Long Island Rail Road customers affected by the disruptions that will come with Amtrak’s next round of infrastructure upgrades at Penn Station should not expect many of the service alternatives and fare discounts that they got over the “summer of hell,” the MTA’s chief said Wednesday.
Chairman Joe Lhota, at a meeting of the Metropolitan Transportation Authority board, addressed Amtrak’s latest infrastructure renewal project at Penn Station. The effort, announced Monday, would include the replacement of tracks 15 and 18, which are used primarily by the LIRR, as well as a “turnout” — or an arrangement of rails and switches — at the eastern end of the tracks.
Contrary to remarks made by LIRR president Patrick Nowakowski on Monday, Amtrak said Wednesday it does not plan to reconstruct Track 19 as part of the project.
The work will require one out of 21 tracks to be out of service from Jan. 8 to May 28 at the Manhattan hub used by 650,000 travelers daily.
Different from Amtrak’s Penn Station repairs over the summer, which kept three to five tracks out of service and caused major rush-hour service disruptions for the LIRR, Lhota said the impact from the forthcoming work will not be “anywhere near the levels that we experienced this summer.”
“We’re only talking less than a handful of trains,” said Lhota, adding that he expected schedule information to be released in December. “We’re doing everything we can working with Amtrak to avoid any displacement whatsoever.”
Unlike during the summer, Lhota said he expects the MTA neither to provide train service alternatives, such as buses and ferries, nor offer fare discounts. However, Lhota said customers should expect to see some of the same improvements in communication and dissemination of information that they saw during the eight-week effort in July and August.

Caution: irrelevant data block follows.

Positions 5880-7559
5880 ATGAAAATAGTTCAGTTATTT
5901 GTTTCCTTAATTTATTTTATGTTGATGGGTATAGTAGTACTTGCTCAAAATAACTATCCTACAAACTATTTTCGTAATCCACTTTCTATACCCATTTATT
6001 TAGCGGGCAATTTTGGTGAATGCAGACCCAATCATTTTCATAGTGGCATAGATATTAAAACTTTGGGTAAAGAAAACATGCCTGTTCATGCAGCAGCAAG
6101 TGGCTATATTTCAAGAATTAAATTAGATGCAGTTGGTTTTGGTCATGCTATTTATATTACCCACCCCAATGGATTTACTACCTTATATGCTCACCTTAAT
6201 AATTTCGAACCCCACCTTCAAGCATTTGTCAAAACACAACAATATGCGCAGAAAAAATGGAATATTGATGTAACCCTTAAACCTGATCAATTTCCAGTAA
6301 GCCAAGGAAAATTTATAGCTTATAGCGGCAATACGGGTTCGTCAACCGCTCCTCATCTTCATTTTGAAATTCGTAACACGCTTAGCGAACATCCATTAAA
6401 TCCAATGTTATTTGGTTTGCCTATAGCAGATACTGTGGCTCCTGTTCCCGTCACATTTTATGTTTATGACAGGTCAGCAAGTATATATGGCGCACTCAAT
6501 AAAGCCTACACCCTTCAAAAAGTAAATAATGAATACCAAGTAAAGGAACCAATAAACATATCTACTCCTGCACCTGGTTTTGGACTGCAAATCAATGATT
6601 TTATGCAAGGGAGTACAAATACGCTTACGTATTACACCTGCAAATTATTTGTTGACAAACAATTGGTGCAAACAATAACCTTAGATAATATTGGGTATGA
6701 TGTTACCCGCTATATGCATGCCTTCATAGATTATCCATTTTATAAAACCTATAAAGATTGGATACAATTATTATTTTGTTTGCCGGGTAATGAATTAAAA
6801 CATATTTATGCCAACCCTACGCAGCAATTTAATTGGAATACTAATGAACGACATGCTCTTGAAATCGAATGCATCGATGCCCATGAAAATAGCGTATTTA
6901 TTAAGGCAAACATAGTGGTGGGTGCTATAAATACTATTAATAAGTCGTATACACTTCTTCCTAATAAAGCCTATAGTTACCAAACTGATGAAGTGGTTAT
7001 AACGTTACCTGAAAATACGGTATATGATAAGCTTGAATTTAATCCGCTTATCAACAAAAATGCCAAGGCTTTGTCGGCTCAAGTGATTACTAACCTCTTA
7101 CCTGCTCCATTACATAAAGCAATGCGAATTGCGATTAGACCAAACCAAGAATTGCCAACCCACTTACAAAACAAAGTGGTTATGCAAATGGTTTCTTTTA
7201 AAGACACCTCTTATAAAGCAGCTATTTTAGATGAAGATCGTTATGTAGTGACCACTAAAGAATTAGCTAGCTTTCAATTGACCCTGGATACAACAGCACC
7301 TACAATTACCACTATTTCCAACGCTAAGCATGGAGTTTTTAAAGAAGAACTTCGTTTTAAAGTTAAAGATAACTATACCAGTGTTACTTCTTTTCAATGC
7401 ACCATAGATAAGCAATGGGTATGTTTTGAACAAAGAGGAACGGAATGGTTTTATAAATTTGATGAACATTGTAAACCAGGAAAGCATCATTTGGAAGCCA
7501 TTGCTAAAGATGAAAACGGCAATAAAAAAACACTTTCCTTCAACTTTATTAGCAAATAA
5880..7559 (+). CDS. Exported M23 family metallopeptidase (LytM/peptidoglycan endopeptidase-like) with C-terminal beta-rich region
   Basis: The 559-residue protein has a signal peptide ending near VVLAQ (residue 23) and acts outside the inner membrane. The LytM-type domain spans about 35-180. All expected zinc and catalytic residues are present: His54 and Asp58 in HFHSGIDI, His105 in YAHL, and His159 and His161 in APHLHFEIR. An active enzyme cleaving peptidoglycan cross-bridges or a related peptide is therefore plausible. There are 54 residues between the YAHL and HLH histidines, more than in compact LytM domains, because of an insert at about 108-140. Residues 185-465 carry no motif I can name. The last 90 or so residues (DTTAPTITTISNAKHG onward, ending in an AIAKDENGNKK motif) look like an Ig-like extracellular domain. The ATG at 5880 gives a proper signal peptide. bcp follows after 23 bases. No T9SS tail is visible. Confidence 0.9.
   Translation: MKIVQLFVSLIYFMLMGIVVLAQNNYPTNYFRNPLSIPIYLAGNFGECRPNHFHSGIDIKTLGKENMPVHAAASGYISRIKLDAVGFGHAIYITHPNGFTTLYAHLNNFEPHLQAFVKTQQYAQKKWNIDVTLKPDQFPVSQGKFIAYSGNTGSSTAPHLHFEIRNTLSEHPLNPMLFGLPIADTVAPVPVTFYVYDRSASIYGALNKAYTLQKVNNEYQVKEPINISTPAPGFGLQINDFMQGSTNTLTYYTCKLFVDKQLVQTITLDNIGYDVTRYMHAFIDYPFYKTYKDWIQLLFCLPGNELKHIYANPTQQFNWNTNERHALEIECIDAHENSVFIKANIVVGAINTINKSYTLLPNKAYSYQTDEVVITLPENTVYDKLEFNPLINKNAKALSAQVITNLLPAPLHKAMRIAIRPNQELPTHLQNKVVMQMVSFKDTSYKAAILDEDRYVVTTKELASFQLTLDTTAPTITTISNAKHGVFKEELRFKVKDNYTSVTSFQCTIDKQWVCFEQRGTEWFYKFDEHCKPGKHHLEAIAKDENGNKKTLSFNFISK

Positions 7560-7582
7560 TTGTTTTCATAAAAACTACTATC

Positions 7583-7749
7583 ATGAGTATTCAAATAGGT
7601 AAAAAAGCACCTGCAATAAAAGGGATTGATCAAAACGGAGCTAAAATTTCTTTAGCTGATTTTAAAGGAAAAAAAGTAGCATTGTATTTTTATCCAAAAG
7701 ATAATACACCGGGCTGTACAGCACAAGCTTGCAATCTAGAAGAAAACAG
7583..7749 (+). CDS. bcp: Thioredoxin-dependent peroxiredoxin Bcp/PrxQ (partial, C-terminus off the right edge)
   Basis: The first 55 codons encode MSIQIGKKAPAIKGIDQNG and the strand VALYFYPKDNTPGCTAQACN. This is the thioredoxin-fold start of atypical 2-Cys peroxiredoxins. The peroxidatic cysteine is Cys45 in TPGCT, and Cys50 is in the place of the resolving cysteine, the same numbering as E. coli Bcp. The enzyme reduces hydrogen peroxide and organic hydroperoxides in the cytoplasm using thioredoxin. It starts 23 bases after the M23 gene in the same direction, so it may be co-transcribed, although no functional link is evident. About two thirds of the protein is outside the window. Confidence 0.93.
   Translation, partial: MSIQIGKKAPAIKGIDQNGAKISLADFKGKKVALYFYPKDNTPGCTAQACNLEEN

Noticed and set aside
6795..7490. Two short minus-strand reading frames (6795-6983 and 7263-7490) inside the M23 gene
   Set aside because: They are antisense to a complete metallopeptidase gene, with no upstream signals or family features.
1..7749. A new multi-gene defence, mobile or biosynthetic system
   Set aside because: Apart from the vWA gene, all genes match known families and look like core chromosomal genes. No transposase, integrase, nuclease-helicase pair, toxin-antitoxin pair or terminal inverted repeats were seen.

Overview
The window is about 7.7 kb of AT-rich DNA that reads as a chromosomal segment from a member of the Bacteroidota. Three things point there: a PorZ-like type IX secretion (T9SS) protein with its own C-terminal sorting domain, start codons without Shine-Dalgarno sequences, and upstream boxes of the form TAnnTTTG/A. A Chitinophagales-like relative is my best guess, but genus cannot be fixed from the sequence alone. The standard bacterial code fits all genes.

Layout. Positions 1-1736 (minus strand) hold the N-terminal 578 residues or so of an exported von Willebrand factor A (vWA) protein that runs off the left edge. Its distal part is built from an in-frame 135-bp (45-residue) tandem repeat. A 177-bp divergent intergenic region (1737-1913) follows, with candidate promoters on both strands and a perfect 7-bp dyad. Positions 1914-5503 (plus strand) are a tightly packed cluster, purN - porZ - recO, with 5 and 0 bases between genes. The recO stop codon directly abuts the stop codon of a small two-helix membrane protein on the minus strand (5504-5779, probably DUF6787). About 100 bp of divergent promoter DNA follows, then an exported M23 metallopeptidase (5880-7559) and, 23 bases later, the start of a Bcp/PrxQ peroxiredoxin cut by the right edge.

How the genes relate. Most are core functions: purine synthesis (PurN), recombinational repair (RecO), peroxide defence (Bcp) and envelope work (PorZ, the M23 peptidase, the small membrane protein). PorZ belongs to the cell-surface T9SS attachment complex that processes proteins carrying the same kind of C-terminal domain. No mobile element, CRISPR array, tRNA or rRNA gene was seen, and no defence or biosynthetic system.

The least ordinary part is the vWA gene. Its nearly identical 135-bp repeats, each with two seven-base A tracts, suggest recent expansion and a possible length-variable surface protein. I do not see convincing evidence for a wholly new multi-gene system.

That will include encouraging riders to use alternative stations to Penn, including Atlantic Terminal in Brooklyn, Lhota said. Some trains will be diverted to Atlantic Terminal and/or Hunterspoint in Queens.
Also different this time around is Lhota’s attitude toward Amtrak, which he frequently chided in the weeks leading up to and throughout the summer project for how it maintained Penn Station.
On Wednesday, Lhota acknowledged that Amtrak completed its summer repairs at Penn ahead of schedule, and he said he has “every reason in the world to think the same thing will happen this time around.”
In an afternoon conference call with reporters to discuss the project, Amtrak chief operating officer Scot Naparstek also said the impact of the project — estimated to cost $30 million — will be far less than in the summer “both to the station as well as to service.”
But, he acknowledged, doing the work in the winter does come with the risk of unrelated service disruptions caused by severe weather, which could compound Penn’s capacity constraints. Naparstek said, as it during the summer, Amtrak will have extra equipment and crews available to immediately respond to any incidents.
Despite the potential for harsher weather and higher ridership than during the summer months, Naparstek said the agency believes it should not put off replacing the “deteriorating” infrastructure.
“One of the lessons learned by Amtrak is that we need to be more aggressive in going after project work,” Naparstek said. “I feel very, very comfortable that the tracks are fine until January 5. But there’s only a certain amount of time that I would want to wait until we do the work.”